Delors Report

Delors Report

A report outlining a three-phase plan to integrate the markets and currencies of Europe. It laid the foundation for the establishment of the European Union in 1993 and led to the introduction of the euro in 1999. The report was presented in 1989 by the European Commission, at the time presided over by Jacque Delors.
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In 1989, the Delors Report planned for the development of a common currency through gradual moves toward closer economic coordination among EU nations and toward full implementation of the European Monetary System with an independent European Central Bank (ECB).
Twenty-one years have elapsed since the presentation of the Delors Report in April 1989 and 11 years since the establishment of the European Monetary Union (FMU) on 1 January 1999.
2) This 1996 report to UNESCO, often referred to as the Delors Report, remains the touchstone of many progressive educators.
Turning from initiation to mediation, the Delors Report, the blueprint for EMU issued by the Delors Committee under his chairmanship, is often seen as a personal triumph.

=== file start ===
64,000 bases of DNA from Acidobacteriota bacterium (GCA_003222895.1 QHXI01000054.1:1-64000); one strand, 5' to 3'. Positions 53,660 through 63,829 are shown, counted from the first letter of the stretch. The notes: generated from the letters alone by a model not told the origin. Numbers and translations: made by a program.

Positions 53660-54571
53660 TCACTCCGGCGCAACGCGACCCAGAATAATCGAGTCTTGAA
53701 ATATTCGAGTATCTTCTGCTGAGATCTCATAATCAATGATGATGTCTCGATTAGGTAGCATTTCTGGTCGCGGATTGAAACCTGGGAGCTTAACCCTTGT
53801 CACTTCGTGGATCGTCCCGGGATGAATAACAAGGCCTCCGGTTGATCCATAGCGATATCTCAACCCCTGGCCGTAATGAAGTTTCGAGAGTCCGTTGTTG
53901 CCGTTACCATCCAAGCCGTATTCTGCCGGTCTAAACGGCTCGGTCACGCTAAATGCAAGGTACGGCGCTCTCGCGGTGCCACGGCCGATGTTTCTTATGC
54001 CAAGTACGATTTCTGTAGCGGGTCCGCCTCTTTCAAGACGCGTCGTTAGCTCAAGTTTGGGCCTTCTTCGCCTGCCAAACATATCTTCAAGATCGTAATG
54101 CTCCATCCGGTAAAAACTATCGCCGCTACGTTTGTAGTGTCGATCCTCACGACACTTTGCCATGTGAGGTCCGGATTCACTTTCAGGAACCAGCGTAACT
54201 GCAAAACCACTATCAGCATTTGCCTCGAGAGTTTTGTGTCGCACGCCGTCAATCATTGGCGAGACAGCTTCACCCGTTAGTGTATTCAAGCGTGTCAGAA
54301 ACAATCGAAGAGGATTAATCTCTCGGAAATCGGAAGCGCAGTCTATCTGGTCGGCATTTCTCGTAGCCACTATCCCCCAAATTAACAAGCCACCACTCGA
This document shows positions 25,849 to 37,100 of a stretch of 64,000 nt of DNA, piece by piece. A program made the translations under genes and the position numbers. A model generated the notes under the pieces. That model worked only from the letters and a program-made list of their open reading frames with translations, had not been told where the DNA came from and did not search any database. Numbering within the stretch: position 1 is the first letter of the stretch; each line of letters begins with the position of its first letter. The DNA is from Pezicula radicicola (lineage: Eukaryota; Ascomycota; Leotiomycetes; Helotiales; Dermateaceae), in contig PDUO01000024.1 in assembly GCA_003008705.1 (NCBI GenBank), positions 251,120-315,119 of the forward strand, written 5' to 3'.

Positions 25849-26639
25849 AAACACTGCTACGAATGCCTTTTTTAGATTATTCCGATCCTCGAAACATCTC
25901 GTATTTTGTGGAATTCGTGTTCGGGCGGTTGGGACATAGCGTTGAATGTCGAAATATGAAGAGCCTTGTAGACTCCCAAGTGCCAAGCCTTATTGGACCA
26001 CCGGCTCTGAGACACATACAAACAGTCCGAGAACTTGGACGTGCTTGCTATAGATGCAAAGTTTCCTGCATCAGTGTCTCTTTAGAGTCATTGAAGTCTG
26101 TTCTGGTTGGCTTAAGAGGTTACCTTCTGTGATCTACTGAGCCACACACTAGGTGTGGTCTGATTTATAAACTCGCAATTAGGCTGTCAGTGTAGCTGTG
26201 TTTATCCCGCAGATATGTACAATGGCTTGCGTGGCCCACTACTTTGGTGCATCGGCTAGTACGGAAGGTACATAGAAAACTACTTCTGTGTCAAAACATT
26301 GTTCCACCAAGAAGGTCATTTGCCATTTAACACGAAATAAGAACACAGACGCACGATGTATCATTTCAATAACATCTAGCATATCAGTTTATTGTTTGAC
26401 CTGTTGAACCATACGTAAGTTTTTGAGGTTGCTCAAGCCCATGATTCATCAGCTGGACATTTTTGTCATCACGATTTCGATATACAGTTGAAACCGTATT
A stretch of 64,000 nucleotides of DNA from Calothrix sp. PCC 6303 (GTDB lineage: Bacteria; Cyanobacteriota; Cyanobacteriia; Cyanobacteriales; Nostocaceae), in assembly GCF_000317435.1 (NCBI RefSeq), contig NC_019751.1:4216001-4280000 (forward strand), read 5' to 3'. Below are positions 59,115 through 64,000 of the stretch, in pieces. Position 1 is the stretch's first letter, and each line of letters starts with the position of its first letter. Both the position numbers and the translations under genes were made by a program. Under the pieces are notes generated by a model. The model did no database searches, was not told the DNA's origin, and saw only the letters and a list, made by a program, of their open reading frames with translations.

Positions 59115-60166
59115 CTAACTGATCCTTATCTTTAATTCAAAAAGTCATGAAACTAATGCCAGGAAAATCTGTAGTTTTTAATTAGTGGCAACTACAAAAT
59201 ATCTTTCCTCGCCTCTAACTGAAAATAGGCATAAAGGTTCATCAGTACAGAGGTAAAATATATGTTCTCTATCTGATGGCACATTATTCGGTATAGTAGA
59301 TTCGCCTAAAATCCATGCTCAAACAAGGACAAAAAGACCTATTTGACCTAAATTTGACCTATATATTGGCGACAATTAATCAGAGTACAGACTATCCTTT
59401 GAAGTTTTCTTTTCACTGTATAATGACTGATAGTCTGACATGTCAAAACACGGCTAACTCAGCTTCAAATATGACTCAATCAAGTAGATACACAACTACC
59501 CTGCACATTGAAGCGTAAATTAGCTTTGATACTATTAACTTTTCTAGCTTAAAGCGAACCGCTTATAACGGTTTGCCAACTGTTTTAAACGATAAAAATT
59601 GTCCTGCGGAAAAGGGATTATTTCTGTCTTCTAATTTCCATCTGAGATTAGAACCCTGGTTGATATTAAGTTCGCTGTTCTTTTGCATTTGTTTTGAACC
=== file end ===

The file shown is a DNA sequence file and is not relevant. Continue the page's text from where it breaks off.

The remarkable stability of the system in its initial years encouraged acceptance of the Delors report in 1989 and the signing of the Maastricht treaty in 1991.
This question is addressed in the MacDougall Report (1977), the Delors Report (1989), and the Maastricht Treaty (1991).
14) The Delors Report on EMU was published in 1989 and set the stage for what was later to be incorporated in the TEU.
The Delors Report (1989) provided further impetus towards monetary unification in Europe.
The EC has accepted the principles set out in the 1989 Delors Report as its blueprint to move towards European Monetary Union (EMU).
In 1989, the Delors Report set out a detailed plan for a federal European superstate.
On this question, the Delors Report [1989] emphasizes that a national government budget deficit in a monetary union should be bound by explicit rules.
For example, such issues included in the past the British budgetary problem, finally settled at the 1984 European Summit, and the decision to go ahead with stage one of the Delors Report on European Monetary Unification at the 1989 Summit.